|Bishop Fernando Rifan|
Author unknown, published as 'fair use'
(source: LMS Clifton blog)
Bishop Fernando Rifan heads the Priestly Union / Society of St John Mary Vianney, also known as the Personal Apostolic Administration of St John Mary Vianney, which serves traditional Catholics in Brazil. His status in the Catholic Church is therefore rather unique, for he is a type of ‘flying bishop’ for traditional Catholics in that country, especially those who live in the area normally covered by the Diocese of Campos. Erected by Blessed John Paul II, Bishop Rifan’s Apostolic Administration serves those members of the Church who, under the episcopal authority of the then Bishop Antônio de Castro Mayer of Campos, refused to use the new Missal of Pope Paul VI when it was published.
During the aftermath of Vatican II’s liturgical revolution, Bishop de Castro Mayer continued to use the older liturgy in his diocese. Even after his retirement in the early 1980’s, the brave Bishop provided support and leadership for those Catholics within his former diocese who opposed the liturgical and ecclesial experiments of those years of horror and confusion more commonly known as the 1970's and 80's! Eventually, de Castro Mayer became a supporter of Archbishop Marcel Lefebvre and the Society of St Pius X. Before his death, he also founded the Priestly Society of St John Mary Vianney for his priests and followers in Brazil.
After Bishop de Castro Mayer's death in 1991, the Priestly Union of St John Mary Vianney was led by his successor, Bishop Lincinio Rangel. He and some of his flock – together with members of the SSPX – subsequently went on pilgrimage to Rome during the Jubilee Year in 2000. They were warmly welcomed by Cardinal Darío Castrillón Hoyos, then President of the Pontifical Commission Ecclesia Dei. As a result, the members of the Society of St John Mary Vianney, representing tens of thousands of traditional Catholics in Campos, formally sought reconciliation with Rome. Within less than two years, Blessed John Paul II lifted the ban of excommunication against Bishop Rangel, who had been illicitly consecrated by bishops of the SSPX. The Pope also welcomed the whole Society back into full communion with the Catholic Church at the same time. Then, in January 2002, the John Paul II established a special Personal Apostolic Administration to serve the needs of the priests and people of Campos and Brazil who were attached to the Tridentine Liturgy.
On the eve of the Feast of St Peter & St Paul 2002, Pope John Paul II appointed Fernando Rifan as Bishop Rangel’s coadjutor, with right of succession. Upon Rangel’s death in December 2002, Bishop Rifan became the Apostolic Administrator of the Personal Apostolic Administration of St John Mary Vianney, which is non-territorial, but roughly covers the same area as the Diocese of Campos, which is headed by Bishop Roberto Francisco Ferrería Paz. The most recent edition of the Annuario Pontificio reveals that the Administration of St John Mary Vianney has 30,733 lay members, 32 priests, 7 seminarians, 38 religious sisters and 24 schools – equivalent to about 4% of the number of laity in the Diocese of Campos, but about half the number of area's total number of Catholic priests, religious and schools.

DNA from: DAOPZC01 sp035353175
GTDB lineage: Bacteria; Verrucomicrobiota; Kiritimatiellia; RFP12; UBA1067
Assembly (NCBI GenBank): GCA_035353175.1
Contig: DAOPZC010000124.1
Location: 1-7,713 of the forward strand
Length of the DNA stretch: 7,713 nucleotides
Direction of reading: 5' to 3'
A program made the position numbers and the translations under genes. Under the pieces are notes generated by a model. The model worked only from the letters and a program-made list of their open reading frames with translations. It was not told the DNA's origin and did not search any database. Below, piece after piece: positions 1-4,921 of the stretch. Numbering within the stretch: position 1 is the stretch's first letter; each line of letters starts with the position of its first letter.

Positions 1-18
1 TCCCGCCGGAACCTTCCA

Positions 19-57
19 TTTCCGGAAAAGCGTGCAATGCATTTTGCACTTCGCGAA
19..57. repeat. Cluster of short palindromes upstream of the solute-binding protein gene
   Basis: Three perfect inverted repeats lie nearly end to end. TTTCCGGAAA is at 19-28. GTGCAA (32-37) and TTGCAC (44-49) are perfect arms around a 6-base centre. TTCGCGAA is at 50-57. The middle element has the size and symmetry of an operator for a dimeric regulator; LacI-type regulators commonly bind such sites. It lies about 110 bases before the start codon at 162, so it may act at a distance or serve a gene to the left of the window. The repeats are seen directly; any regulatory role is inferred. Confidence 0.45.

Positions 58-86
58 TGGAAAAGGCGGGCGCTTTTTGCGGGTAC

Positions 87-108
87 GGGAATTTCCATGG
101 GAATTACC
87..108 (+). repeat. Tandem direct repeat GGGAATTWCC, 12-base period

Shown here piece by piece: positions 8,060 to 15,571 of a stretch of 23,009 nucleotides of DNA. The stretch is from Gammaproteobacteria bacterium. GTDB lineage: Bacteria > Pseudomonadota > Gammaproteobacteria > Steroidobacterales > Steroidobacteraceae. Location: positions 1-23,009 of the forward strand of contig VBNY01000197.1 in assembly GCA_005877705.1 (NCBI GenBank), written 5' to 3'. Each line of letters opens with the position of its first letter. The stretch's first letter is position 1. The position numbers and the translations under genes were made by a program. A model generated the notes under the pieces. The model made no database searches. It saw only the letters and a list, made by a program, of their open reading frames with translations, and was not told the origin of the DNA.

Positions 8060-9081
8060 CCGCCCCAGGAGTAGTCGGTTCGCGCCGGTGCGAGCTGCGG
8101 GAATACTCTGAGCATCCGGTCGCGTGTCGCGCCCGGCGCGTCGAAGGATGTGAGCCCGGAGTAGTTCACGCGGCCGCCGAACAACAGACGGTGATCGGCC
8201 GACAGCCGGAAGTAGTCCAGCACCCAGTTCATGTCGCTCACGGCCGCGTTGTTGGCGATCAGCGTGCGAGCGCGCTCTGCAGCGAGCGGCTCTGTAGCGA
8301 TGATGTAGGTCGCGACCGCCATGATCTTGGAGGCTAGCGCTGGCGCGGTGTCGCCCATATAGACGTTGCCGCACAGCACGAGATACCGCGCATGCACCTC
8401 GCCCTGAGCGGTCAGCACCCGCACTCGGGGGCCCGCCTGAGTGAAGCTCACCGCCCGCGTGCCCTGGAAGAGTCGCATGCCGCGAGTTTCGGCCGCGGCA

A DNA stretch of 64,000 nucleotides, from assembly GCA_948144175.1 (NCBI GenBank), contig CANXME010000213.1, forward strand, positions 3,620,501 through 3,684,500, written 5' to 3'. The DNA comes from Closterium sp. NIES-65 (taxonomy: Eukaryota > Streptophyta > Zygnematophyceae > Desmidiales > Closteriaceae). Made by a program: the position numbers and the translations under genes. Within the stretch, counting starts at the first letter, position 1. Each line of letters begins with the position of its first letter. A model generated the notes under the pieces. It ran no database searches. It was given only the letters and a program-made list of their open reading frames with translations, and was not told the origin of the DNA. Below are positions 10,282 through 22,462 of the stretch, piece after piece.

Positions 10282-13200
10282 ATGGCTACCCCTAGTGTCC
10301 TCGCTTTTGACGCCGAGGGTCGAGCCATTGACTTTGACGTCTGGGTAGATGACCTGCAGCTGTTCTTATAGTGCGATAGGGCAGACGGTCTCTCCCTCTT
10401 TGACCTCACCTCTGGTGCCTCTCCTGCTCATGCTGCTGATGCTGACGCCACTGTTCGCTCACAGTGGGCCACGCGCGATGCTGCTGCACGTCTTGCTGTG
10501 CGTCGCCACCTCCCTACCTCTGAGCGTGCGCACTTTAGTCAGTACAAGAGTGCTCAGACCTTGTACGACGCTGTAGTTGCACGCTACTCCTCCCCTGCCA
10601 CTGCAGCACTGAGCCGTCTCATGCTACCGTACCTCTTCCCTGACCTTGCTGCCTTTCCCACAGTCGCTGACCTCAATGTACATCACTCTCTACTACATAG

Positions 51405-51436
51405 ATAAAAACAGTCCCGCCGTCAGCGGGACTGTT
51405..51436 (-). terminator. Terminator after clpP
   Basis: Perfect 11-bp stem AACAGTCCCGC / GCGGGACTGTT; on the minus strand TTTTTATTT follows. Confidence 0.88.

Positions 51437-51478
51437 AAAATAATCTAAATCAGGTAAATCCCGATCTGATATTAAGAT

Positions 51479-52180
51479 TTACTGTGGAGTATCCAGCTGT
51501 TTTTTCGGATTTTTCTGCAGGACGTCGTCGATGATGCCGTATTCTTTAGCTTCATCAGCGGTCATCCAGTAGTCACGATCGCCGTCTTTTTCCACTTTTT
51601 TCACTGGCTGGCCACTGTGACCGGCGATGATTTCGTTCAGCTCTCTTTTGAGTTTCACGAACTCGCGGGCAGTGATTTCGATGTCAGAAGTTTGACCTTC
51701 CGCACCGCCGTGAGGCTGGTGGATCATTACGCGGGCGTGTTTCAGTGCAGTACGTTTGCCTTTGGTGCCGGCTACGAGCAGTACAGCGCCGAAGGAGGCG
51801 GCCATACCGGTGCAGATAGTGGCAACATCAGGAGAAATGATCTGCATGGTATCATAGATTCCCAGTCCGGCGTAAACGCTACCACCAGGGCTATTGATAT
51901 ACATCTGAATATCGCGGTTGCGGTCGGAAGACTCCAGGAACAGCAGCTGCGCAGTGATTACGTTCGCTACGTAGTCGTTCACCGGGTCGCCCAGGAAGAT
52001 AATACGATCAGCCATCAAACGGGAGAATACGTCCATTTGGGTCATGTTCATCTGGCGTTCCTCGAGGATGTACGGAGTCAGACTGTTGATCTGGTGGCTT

One of the great things about Bishop Rifan and his Society or Administration is the fact that his ministry offers hope for the whole universal Church, especially as more and more ordinary Catholics become attached to the extraordinary form of the Roman Rite. Needless to say, the day will come when other territories, dioceses, and countries, will need either apostolic administrators, auxiliary bishops or other such prelates to serve the needs of traditional members of the Latin Church. The fact that the Priestly Society of St John Mary Vianney was received so successfully and smoothly back into full communion with Rome also bodes well for those members of the Society of St Pius X who genuinely wish to fully acknowledge the Christ-given authority of the Successor of St Peter.
I would like to urge all those who are attached to the usus antiquior, or who are interested in traditional Catholicism, or who would simply just like to attend this special event, to make every effort to go along to Bishop Rifan’s Mass at St George’s Cathedral on Saturday. He will also, I believe, be offering a Pontifical Low Mass at the Brompton Oratory on Sunday morning at 9.00am. Bishop Rifan’s ministry is both unique and highly important to the life of the whole Church, therefore his presence here in the UK is something very much to celebrate and give thanks to God for. It is also, of course, good for us to offer thanksgiving to God for the Latin Mass Society – for preserving and maintaining the traditional Latin Mass throughout those dark post-Vatican II days, and for continuing to promote the extraordinary form of the Roman Rite for all those who are attached to it, or who are yet to (re)discover it.
Wouldn't it be wonderful if, one day, every ecclesial territory or bishops' conference within the Roman Rite had its own traditional bishop, like Bishop Rifan?
Related to the above
Last week, Juventutem London organised a very well attended Pontifical High Mass, celebrated by Bishop Alan Hopes of Westminster (see Juventutem London and the NEW Juventutem website and Facebook page).
Bishop Rifan has already visited other parts of the UK during the past week, offering the Holy Sacrifice of the Mass at the Immaculate Heart of Mary Church, Harrogate, and also at the LMS Pilgrimage to Holywell, and in Edinburgh. To read about these events, please see: LMS Chairman and Linen on the Hedgerow, to name but a few blogs (many of which are linked to on the LMS Chairman blog)that have covered these events.
Thank God that we live in such wonderful times!